Robert’s Take: Successful puzzle games allow the seemingly impossible to be accomplished, leading players down a path of nearly imperceptible path of breadcrumbs. The genre’s most prestigious titles are able to perform this feat with an exceptionally lean toolset, crafting a progression of challenges from every conceivable combination of abilities. In essence, it’s the formula that has allowed celebrated games like Lemmings, The Lost Vikings, and the Portal series to earn a spot in the pantheon of puzzlers.
And while a few blemishes prohibit the recent release of TRI: Of Friendship and Madness from joining that elevated echelon, the PC title exhibits an adept mastery of elements, uniting brisk exploration with a rapid succession of navigational dilemmas. What’s more, developer Rat King demonstrates a deft command at level design, playfully giving players a glimpse of their core objective, but forcing them to get their through an elaborate gauntlet of challenges.
Following a brief cinematic which sets up a sets-up a dialectical tension between two differently hued foxes, TRI’s opening stage imparts the basics of navigation. Beyond using a traditional mouse and input scheme to move through the level, the developers deliver a few concessions to make the game’s first-person platforming a bit less awkward. Additions like being able to clinging to the edge of a platform by holding down the jump button might see humdrum at first, but once TRI reveals its passion for verticality, players will be thankful for its inclusion.
Every stage tasks players with collecting three fox statues and bringing them to an altar. While players can roam freely, discovering a wealth of additional collectables is every alcove, oblique guidance is always available, with a key press showing the general direction of each figurine. As such, TRI offers a pleasing balance, with levels that feel substantial and complex, but aren’t so big that gamers will become hopelessly lost.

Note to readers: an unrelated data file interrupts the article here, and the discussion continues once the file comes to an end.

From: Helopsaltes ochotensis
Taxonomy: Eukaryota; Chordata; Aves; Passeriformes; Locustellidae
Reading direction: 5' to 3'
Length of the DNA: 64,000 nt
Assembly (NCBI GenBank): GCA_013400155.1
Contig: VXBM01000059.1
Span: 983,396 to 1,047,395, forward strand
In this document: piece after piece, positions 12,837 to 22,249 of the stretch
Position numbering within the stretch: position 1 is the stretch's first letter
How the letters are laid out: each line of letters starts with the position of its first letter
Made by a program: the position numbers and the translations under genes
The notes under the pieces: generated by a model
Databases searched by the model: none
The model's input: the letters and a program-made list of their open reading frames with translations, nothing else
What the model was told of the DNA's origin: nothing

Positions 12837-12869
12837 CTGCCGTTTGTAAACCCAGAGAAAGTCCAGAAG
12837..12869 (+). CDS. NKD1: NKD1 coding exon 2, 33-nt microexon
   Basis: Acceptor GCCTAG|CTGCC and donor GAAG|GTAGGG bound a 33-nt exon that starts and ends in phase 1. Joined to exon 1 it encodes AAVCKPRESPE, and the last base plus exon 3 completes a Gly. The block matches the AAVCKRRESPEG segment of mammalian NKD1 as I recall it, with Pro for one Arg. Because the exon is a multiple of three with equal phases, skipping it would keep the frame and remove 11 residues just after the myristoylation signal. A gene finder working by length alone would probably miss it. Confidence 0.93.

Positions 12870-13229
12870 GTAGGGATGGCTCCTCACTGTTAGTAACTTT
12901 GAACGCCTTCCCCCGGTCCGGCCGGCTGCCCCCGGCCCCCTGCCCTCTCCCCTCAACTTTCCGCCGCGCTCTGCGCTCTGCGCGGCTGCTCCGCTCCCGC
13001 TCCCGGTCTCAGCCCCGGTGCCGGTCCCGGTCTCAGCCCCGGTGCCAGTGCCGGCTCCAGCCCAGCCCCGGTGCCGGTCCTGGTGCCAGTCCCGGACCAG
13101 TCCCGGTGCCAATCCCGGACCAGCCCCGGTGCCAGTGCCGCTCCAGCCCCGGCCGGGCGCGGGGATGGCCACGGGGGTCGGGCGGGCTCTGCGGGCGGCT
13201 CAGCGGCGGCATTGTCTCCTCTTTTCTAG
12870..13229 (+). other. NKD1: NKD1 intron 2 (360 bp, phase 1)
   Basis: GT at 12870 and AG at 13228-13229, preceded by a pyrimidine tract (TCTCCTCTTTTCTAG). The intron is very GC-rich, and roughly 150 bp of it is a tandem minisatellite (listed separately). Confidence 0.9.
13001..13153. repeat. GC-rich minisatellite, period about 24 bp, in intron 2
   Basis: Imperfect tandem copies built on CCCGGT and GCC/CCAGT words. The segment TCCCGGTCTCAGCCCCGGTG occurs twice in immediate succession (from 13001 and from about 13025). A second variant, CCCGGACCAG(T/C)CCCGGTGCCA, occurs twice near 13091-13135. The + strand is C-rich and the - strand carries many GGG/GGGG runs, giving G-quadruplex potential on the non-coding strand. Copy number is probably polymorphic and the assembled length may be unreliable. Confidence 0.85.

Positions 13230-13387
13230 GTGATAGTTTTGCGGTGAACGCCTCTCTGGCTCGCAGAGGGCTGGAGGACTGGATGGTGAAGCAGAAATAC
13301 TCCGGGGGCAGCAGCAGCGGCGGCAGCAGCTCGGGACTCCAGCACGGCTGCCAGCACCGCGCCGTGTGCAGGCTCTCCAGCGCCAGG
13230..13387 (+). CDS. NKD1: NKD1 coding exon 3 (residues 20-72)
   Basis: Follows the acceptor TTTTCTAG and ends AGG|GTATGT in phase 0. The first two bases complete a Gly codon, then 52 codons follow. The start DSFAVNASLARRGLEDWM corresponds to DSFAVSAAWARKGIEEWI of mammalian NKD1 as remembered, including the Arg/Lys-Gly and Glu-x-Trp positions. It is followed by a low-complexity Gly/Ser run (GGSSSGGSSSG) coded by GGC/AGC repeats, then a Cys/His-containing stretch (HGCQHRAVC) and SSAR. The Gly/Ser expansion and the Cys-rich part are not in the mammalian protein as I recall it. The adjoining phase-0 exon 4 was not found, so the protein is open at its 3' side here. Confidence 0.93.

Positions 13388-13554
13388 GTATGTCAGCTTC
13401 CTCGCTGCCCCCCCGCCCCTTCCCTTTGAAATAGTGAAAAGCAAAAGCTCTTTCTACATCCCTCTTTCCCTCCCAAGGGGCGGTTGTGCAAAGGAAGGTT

The game’s second stage grants gamers the ability to construct a seemingly endless number of three-sided platforms. Here, players create a triangle by defining three points in front of them. Once the third vertice has been selected, the polygon is filled with color. If it’s yellow, that means the triangle can be traversed, while a red figure is too steep to be negotiated. As such, right-clicking the crimson colored triangle removes the figure from the environment.
Building makeshift walkways (and later, gravity-defying footpaths) out of three-sided figures isn’t easy at first. Expect your provisional ladders and platforms to have the occasional fissure which can send you back to square, or rather, triangle one. Construction can also be a bit fiddly. While the game does superimpose translucent build markers on-screen, occasionally the game automatically designates the third vertice, which isn’t always where you might want it.
But any small frustrations with level traversal are offset by TRI’s autonomous nature. Stages are devoid of enemies, so players won’t have to worry about foes meddling with your construction efforts. Although the end of level displays your competition time (as well as the number of Tri’s created), there’s no mechanic to artificially goad gamers along. As such, Of Friendship and Madness often conveys a serene, Zen-like demeanor which mirrors its aesthetic choices.
Just don’t assume the game’s relaxed vibe means that TRI doesn’t offer an engaging game experience. While each of the game’s sixteen stages can usually be completed in about half an hour, each level’s succession of traversal challenges, switch-based puzzles, trap doors, and other conundrums makes playthroughs seem about than half as long as they really are. Paradoxically, this kind of misperception of time is a fairly reliable indicator of the quality of a game. Certainly, TRI: Of Friendship and Madness is a superb way to fill your free moments.